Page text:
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  • Results 1 to 19 of 19

    Thread: 2020 Flock Spawn, a little of everything, start to finish

    1. #1
      goclassv's Avatar
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      2020 Flock Spawn, a little of everything, start to finish

      I was hoping to do a spawning thread this year, but the amount of work I put into my 30 or so keepers was so time consuming that posting online was not gonna happen.

      Towards the end of May my fish finally spawned. I had been asking on the site how I could get my fish to spawn earlier, as the previous two years the spawn happened in the second half of June giving me little time to grow the fish in upstate NY. This year I heated the water to almost 80 and after doing water changes every other day for a week, the fish finally spawned. I believe the females who participated were a doitsu ochiba, goshiki and a hi utsuri.

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      They hatched within 3 days. A few days after that I went through and selected both white and dark babies to be put in separate 110g tubs. I put 200-300 fry in each tub. In a larger 400-500 gallon pond, I left a mix of the yellow/white/black fry. The ratio of the colors was about 80% yellow, 15% white and 5% dark. I had heard the yellow ones would most likely become orange or yellow, which is what I found to be the case. If I was to do this again, I would probably discard all the yellow.

      My tubs/fry pond:
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      The fry colors:
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      My dark fry:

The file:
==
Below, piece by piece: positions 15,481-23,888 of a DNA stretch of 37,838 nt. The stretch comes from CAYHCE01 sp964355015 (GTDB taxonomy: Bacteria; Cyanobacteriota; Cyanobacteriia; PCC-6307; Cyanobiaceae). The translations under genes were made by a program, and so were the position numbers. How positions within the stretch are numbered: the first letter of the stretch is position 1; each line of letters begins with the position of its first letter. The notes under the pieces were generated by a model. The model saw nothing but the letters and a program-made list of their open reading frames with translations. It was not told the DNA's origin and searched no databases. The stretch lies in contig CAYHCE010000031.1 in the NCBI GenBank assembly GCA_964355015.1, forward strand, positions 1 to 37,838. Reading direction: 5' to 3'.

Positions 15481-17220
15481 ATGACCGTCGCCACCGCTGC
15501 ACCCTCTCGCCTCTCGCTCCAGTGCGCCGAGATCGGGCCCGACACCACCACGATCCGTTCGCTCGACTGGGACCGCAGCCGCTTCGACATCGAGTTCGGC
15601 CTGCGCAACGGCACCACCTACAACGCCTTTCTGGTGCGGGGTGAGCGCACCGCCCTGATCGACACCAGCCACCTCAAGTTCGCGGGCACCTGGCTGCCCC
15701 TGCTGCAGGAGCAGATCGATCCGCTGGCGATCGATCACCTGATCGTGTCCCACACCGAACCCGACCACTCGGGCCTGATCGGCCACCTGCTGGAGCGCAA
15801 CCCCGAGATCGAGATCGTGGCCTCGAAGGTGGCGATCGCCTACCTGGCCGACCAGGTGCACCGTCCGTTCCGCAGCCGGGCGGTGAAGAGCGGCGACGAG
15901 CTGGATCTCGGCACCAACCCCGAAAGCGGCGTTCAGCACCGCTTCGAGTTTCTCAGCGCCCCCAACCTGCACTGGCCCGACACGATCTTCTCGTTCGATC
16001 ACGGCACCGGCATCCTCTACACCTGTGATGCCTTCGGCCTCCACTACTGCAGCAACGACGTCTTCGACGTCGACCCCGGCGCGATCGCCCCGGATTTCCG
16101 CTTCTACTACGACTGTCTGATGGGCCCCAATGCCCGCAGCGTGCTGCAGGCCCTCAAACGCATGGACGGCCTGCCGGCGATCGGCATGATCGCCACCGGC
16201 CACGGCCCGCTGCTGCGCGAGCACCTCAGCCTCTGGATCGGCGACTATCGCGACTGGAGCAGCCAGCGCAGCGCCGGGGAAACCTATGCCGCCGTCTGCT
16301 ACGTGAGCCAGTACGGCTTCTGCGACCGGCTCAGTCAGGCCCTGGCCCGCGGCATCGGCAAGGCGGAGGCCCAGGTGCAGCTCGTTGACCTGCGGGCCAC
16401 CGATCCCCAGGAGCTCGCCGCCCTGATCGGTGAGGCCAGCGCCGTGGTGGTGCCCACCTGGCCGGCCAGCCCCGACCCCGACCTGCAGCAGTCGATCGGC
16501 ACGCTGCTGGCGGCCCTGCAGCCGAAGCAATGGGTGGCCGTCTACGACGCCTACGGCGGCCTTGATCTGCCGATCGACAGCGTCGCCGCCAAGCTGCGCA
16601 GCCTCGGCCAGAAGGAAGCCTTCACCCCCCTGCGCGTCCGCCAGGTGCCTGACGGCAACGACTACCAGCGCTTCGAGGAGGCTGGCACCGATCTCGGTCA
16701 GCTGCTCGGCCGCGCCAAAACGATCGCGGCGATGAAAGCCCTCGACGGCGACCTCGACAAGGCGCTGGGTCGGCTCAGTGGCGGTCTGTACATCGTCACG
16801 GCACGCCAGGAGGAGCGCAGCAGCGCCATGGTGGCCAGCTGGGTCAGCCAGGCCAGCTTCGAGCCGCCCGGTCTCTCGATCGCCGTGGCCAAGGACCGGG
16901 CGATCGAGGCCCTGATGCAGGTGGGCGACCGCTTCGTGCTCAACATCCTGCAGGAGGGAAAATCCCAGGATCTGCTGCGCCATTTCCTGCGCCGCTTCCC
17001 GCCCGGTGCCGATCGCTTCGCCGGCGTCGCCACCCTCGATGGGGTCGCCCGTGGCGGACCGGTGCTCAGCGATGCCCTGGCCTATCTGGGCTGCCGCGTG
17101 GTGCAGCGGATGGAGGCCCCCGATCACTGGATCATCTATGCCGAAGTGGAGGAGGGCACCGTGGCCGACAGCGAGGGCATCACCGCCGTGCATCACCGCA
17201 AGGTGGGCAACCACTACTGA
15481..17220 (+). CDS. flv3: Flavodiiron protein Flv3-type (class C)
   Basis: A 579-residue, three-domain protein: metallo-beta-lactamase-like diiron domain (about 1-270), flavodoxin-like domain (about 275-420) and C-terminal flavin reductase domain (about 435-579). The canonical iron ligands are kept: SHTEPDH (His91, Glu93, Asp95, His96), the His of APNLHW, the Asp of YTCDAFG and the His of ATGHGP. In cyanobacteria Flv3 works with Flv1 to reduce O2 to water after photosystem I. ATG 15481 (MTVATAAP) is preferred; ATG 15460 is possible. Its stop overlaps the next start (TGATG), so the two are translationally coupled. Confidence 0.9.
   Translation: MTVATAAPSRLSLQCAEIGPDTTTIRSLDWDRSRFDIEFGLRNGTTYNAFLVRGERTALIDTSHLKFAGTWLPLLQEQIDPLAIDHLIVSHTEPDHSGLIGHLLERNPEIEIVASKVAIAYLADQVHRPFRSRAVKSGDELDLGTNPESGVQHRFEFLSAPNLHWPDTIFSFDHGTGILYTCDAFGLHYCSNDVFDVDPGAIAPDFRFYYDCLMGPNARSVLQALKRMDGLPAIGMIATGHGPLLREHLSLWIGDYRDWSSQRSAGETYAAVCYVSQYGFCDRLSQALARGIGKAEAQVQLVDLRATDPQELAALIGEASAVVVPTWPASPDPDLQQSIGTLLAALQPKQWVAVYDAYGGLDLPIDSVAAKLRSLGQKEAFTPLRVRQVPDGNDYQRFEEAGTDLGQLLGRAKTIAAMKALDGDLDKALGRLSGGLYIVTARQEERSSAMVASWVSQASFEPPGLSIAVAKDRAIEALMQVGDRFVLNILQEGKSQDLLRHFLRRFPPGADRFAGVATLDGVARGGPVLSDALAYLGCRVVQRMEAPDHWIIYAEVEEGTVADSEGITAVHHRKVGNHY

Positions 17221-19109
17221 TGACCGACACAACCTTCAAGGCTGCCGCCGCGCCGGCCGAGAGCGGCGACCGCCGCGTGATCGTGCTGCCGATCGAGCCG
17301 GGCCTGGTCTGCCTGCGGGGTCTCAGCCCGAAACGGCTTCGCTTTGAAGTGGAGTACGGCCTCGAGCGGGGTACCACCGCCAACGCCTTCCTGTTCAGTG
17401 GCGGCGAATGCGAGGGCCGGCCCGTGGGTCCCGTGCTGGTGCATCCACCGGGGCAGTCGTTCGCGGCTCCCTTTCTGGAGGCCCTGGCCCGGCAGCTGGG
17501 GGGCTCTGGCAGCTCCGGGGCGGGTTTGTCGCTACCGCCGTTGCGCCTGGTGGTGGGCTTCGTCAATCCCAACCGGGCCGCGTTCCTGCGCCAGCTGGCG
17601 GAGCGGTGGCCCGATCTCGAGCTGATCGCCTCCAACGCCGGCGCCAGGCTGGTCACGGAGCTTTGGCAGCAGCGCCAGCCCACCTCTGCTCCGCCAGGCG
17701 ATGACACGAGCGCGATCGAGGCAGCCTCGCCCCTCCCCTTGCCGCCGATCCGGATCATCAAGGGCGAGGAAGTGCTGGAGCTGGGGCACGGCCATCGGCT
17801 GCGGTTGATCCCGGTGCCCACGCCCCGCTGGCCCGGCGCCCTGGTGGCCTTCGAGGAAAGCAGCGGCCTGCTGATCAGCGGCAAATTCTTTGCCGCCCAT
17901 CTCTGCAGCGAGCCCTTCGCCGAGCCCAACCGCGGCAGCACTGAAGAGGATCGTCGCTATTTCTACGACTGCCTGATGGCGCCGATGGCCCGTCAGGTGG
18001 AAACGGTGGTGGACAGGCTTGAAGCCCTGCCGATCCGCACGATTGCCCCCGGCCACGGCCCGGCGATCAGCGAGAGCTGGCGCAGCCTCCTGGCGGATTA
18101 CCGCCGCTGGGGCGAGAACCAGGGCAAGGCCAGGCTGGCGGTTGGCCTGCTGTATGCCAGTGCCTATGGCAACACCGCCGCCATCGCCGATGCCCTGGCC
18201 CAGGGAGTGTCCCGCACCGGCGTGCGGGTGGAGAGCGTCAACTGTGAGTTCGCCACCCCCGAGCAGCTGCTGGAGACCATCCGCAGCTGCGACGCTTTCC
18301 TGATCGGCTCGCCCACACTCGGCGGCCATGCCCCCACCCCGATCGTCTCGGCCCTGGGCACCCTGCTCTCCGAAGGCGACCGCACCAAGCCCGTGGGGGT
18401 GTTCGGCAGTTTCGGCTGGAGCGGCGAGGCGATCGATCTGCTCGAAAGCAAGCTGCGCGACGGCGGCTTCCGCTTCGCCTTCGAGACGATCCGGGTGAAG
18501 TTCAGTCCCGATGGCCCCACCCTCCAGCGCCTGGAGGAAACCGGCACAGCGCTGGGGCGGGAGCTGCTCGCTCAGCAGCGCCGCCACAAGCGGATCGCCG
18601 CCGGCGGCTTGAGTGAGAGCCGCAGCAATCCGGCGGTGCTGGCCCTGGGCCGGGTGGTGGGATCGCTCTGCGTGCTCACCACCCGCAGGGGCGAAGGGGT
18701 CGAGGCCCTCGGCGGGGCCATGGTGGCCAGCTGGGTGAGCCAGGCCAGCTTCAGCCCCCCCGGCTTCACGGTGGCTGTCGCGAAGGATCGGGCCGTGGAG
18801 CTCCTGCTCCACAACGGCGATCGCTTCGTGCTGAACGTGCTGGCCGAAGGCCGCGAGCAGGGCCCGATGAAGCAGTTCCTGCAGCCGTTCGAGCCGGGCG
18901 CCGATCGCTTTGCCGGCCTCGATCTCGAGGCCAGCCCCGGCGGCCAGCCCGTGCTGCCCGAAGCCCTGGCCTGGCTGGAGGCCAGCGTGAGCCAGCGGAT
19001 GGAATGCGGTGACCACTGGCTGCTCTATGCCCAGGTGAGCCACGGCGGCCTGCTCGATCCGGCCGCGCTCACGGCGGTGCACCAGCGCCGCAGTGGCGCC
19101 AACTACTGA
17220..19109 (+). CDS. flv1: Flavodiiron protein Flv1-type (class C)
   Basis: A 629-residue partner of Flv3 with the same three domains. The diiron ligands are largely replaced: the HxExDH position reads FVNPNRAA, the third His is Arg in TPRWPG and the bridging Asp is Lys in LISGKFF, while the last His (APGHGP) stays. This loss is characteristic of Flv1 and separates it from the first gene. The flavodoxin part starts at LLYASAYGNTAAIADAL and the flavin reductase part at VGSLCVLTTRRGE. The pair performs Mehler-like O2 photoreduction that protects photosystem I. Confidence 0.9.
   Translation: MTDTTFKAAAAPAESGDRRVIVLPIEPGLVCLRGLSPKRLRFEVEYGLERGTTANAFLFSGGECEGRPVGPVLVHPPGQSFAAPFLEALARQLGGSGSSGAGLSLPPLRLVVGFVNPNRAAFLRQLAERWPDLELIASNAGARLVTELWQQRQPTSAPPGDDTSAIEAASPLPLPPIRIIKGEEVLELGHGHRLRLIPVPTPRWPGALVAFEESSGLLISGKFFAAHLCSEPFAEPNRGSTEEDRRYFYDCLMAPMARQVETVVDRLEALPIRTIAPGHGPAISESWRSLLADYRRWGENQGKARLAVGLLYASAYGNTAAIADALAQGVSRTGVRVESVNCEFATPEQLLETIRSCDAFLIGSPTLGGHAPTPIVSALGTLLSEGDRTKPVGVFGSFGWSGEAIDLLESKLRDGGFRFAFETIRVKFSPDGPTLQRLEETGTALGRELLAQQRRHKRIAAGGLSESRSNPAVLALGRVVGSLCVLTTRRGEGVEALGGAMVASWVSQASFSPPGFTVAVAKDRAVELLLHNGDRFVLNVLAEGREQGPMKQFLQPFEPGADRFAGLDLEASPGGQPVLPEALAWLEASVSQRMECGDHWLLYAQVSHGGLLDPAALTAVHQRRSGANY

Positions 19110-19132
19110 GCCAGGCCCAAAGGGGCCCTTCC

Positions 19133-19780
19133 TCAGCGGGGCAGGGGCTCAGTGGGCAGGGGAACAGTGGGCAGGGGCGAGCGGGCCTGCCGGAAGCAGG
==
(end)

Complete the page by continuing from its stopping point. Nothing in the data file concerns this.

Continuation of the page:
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      I feed them with baby brine shrimp for about a week before I started to mix in old tropical fish flake and within 2 weeks, they were solely on flake.

      To be continued.....
      Attached Images Attached Images  

    2. #2
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    3. #3
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      So I quickly learned a lesson.... 2-3 fry per gallon is ok for about 3-4 weeks. Unknown amount of fish in 400-500 gallons is not ok. The problem is I hatched my entire spawning rope in the larger container. To give you an idea of how many fish were possibly in there, here is a picture of a clump of spring algae with eggs I threw in a 20g aquarium after a week:

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      Based on my very limited experience counting these fry, that is well over 1000 fry. Considering how much spawning rope I had put in to hatch, I would expect that there were 10,000 fry in my pond at a minimum. Needless to say, I made the same mistake in this pond that I had in previous years... overstocking!

      Here is a picture on June 17th, fry just under 3 weeks old and already large growth differences apparent. At this point I recongnized the issue and attempted to cut the population by 2/3... of course the issue is I had no idea how many we’re actually in there, so who knows how many I actually got rid of.

      July 17th:
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      Now even after what I thought was a massive cull, my mistake became readily apparent two weeks following with the sightings of mega tobies...

      Mega tobie 1 of 20:
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      Luckily however, the mega tobies did quite a bit of thinning for me, and after removing them I was left with a more manageable amount of fish.

      Now going back to mid June, the fry in the dark tub were still dark and nothing much to see, but the ones in the white tub were developing patterns already at only 3 weeks:
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      At this point I did weed out some yellow fish I had originally thought were white, but I did not cull to any extent in my two 110g tubs.